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Searching South America for Sharpshooter Biocontrols / September 10, 2003 / News from the USDA Agricultural Research Service

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This parasitic wasp, Gonatocerus triguttatus, lays its own eggs inside those of the glassy-winged sharpshooter. Click image for additional information.
This parasitic wasp, Gonatocerus triguttatus, lays its own eggs inside those of the glassy-winged sharpshooter. Click image for additional information.

Read the magazine story to find out more.

Searching South America for Sharpshooter Biocontrols

By Alfredo Flores
September 10, 2003

Two tiny wasps from South America are among the top candidates as biological controls for the glassy-winged sharpshooter, a pest that attacks citrus crops and has caused problems for grape growers in California.

The pest has bred in large numbers in southern California, a region that lacks most of the insect's natural enemies. Agricultural Research Service entomologist Walker Jones at the Kika de la Garza Subtropical Agricultural Research Center in Weslaco, Texas, is leading an international effort to find nonchemical methods to stop this invasive leafhopper.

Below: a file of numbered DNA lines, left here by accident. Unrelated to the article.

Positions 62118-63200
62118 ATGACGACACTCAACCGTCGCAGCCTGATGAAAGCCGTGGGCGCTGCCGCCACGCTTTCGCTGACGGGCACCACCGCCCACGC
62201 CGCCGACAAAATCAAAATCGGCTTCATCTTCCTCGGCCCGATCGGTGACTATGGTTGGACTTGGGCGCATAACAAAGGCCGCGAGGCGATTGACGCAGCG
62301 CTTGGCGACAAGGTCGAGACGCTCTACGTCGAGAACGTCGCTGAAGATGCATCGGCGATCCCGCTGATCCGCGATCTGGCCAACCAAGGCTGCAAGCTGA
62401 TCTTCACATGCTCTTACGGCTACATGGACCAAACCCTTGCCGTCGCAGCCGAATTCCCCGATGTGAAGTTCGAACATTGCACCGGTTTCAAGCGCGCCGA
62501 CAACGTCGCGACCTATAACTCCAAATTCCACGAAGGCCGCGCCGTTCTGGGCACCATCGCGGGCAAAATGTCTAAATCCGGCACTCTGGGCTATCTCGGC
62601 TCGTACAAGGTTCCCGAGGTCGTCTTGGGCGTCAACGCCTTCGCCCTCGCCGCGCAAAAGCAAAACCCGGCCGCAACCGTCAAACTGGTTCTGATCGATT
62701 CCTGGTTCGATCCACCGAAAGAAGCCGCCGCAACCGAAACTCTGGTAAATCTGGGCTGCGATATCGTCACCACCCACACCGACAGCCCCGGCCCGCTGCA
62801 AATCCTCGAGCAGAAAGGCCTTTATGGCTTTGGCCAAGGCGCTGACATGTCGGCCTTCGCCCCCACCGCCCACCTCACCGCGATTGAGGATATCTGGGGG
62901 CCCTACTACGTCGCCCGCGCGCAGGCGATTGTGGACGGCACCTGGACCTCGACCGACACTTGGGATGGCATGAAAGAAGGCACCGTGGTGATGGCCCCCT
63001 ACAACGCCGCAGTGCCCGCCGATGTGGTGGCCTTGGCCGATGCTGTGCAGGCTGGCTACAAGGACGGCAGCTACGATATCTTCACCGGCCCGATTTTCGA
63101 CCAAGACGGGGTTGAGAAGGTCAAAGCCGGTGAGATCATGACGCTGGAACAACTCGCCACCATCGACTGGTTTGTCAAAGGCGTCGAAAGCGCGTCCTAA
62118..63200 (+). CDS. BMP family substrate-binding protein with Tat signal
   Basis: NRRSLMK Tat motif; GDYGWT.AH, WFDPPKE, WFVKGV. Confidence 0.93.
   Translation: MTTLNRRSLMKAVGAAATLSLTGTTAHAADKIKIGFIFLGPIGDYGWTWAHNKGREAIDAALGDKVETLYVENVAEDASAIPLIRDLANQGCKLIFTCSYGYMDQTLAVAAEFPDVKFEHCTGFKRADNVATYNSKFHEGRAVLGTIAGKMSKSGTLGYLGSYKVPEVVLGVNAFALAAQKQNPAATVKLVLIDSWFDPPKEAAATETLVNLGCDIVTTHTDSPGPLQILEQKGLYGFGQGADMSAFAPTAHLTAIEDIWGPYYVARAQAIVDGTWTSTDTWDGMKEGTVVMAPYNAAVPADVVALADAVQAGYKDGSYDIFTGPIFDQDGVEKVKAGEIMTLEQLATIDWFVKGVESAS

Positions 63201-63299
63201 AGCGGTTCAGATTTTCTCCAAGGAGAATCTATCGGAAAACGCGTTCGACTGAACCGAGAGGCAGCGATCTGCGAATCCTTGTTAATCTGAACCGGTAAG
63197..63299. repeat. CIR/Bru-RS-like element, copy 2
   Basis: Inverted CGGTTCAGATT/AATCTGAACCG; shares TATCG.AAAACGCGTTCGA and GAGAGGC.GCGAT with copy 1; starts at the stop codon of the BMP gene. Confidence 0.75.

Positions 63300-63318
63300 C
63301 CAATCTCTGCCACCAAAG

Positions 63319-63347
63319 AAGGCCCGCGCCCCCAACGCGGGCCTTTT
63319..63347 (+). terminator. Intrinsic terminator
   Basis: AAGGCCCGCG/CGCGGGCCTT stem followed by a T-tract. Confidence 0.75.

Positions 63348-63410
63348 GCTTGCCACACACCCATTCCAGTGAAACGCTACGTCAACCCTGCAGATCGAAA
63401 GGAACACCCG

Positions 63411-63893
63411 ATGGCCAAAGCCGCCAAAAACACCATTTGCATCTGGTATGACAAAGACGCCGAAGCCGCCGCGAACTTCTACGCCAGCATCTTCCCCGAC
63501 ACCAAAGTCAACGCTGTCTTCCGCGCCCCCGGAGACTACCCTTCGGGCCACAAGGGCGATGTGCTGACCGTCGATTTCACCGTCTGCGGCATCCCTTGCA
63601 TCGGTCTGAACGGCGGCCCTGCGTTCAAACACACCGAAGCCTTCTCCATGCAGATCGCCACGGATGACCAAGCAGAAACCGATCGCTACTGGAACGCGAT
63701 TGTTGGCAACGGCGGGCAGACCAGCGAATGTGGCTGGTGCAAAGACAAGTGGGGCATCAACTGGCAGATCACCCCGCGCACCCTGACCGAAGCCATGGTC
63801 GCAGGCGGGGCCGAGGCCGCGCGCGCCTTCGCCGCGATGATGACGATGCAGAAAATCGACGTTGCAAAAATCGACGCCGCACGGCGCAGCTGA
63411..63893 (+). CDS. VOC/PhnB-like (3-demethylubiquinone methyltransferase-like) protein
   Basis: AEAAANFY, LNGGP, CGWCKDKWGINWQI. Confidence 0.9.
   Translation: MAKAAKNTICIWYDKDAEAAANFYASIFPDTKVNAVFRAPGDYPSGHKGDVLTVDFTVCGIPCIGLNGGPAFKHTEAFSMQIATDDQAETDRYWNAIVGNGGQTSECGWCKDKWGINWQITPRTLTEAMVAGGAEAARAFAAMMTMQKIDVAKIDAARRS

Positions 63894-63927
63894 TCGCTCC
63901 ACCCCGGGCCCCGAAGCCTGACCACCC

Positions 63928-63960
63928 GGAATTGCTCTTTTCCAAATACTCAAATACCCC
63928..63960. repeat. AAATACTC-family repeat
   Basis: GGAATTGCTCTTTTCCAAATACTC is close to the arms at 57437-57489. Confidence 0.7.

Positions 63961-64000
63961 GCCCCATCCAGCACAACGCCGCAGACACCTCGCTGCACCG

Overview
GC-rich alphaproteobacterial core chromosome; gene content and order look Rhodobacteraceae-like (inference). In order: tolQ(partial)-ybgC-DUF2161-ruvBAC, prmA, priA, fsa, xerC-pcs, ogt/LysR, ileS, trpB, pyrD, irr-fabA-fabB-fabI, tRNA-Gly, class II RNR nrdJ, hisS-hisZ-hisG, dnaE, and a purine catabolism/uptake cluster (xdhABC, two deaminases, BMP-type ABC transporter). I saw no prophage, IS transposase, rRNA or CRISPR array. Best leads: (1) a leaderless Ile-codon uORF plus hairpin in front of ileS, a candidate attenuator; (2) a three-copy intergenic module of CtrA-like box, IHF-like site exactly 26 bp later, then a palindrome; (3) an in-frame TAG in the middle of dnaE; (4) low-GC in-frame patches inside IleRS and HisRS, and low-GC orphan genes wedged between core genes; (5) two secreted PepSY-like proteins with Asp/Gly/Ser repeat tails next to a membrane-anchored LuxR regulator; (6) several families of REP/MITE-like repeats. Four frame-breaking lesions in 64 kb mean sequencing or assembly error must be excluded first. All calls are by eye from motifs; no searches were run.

Sections of South America, particularly Chile and Argentina, have climates that are very similar to those of some of California's prime agricultural areas. Some of those sections of South America also have sharpshooters that are close relatives of the glassy-winged sharpshooter. Given the similarities to California climates, South American biological control agents should already be pre-adapted to the Golden State, according to Jones.

In a 2002 search of northern Chile and northwestern Argentina, Jones and colleagues found more than a half-dozen such natural enemies of South American sharpshooters. Jones' main collaborators were Guillermo Logarzo, with the ARS South American Biological Control Laboratory in Hurlingham, Argentina, and Eduardo Virla, with an Argentine agency called PROIMI (Planta Piloto de Procesos Industriales Microbiológicos), which does work similar to that of ARS, the U.S. Department of Agriculture's chief scientific research agency.

Their top two biological control prospects have turned out to be tiny wasps, Gonatocerus tuberculifemur and G. metanotalis. These wasps have been known to attack the eggs of a South American sharpshooter, Tapajosa rubromarginata. This insect is very similar to--albeit slightly smaller than--its glassy-winged cousin.

The scientists also brought back seven other wasps, all of which are stingless, harmless to humans, and only attack sharpshooter eggs. Jones considers the two Gonatocerus species the most promising, in part because much is known about them. They are also abundant in South America.

Read more about this research in the September issue of Agricultural Research magazine, available online.

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Last Modified: 9/9/2003
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